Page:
Man Hunt (Lang, 1941)


Fritz Lang levels his crosshairs at British appeasement in Man Hunt, a tensely plotted thriller set weeks before Germany’s invasion of Poland. In the Expressionist opening sequence, Lang introduces a cavalier big game hunter named Thorndike (Walter Pidgeon) as he stalks through a thick and shadowy forest, finally reaching a perch overlooking Hitler’s Eagle’s Nest. Thorndike takes aim with Hitler dead in his sights, pulls the trigger, and “click”. He laughs to himself having completed a personal victory – it is possible to stalk the world’s most dangerous man. However, this theoretical experiment makes for a dark moment of historical revisionism, pushing Thorndike down a perilous path of murder, guilt, and finally national responsibility, as he’s captured by the S.S., tortured, and pursued back to England by heinous German agents.

When Man Hunt reaches London, Lang reveals his most damning argument against the British upper class’s indifference toward the German advancement. Throndike’s ambassador brother is a squirmy rationalizing bureaucrat of Chamberlain’s ilk, stressing to the high heavens the Nazi’s wouldn’t dare start WWII. Even Throndike himself, after seeing the true audaciousness of the S.S., casually struts through the London harbor commenting on how the “fresh British air” comforts him while completely missing the German spies who’ve been waiting in the shadows. Western arrogance only leads to destruction, and Lang constructs Thorndike as an analogy for all of Britain. The aggressive and vengeful nature of the ending is alarming, and not completely unexpected considering Thorndike’s path. But ultimately, Lang’s masterful use of cinematic space feeds into his main goal – to bring the true evil of the Third Reich out from the shadows and into the forefront for the world to understand and combat against.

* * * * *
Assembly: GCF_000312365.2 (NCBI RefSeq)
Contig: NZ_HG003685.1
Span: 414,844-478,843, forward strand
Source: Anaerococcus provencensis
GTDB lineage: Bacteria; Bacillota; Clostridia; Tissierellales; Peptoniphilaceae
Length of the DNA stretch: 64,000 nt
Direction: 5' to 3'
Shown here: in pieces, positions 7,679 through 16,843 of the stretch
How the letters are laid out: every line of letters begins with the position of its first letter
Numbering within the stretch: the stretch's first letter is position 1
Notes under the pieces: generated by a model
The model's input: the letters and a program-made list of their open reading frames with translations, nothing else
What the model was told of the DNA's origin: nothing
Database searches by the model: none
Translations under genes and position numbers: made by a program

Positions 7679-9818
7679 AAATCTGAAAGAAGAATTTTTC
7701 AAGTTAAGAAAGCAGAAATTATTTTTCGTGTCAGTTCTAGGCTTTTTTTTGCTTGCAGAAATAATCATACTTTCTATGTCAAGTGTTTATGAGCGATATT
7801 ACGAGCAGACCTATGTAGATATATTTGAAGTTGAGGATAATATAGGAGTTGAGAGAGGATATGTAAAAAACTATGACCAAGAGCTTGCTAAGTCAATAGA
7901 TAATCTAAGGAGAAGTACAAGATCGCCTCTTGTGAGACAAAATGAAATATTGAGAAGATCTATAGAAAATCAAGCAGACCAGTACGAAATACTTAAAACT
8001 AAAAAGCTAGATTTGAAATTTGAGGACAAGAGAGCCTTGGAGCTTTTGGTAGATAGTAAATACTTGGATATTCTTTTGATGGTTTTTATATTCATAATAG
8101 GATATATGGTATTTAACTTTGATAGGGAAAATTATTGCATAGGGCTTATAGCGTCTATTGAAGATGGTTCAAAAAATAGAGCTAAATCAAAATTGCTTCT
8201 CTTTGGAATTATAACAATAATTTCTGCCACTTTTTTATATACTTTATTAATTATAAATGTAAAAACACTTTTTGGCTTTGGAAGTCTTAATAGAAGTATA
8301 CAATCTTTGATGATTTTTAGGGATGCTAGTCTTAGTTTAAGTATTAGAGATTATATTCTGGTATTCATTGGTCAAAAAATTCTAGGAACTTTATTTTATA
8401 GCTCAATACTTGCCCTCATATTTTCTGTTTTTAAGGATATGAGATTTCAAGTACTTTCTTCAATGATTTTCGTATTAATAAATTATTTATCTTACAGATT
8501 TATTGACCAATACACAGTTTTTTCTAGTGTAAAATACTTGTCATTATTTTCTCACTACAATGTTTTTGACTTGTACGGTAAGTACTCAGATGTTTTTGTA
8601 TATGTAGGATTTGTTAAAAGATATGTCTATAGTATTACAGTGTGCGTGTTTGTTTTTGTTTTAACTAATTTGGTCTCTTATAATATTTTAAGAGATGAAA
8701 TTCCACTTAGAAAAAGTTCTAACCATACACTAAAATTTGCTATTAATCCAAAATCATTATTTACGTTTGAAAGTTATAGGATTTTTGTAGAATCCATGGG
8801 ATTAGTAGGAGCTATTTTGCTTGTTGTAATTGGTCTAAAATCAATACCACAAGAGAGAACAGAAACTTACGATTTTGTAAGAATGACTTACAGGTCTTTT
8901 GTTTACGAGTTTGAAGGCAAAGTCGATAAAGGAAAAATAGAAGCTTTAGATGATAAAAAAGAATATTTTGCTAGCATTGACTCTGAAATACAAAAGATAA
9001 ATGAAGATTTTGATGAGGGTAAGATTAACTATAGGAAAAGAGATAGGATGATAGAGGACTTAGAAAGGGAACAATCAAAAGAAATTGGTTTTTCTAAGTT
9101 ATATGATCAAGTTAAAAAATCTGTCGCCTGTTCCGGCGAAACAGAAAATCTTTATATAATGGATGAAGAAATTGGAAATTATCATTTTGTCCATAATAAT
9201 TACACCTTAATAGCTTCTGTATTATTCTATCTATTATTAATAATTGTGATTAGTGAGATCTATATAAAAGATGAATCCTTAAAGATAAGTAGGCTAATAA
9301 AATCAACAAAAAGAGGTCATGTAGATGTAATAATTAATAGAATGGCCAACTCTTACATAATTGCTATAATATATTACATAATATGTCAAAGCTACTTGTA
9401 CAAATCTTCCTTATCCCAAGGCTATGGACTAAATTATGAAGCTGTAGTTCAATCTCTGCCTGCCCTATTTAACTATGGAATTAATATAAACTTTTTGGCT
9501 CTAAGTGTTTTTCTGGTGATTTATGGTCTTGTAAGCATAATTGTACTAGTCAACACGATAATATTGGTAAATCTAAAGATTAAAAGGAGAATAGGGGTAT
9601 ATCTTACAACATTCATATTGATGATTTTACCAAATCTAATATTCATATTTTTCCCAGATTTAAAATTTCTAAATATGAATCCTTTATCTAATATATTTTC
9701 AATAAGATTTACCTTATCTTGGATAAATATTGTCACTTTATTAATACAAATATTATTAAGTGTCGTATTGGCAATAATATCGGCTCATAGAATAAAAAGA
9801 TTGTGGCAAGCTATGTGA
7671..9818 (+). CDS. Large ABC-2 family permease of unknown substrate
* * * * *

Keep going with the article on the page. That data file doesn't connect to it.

2 thoughts on “Man Hunt (Lang, 1941)

  1. We recently watched MAN HUNT, and I was amazed by the relevance that film still carries. And also by the fact that it is still so very much fun to view. It ranks with the best of the classics, I think. And what a pleasure to see Joan Bennett, an actress never high on my list. She has a couple of heart-breaking moments here; clearly Mr. Lang was her best director. Roddy McDowell is delightful, too, in this, one of his early credited roles. By the end of the film, you may suspect that England possessed more Nazis than did Germany, but that, too, is part of Fritz’s fun — and message.

  2. Absolutely Jim. It’s definitely one of Lang’s most political films, and scathing in my book. And Bennett’s offscreen demise really hit me, since she has such a pure heart, or at least pure purpose. But like all of Lang’s films, it’s brilliantly brutal when you think about them a few days after watching.

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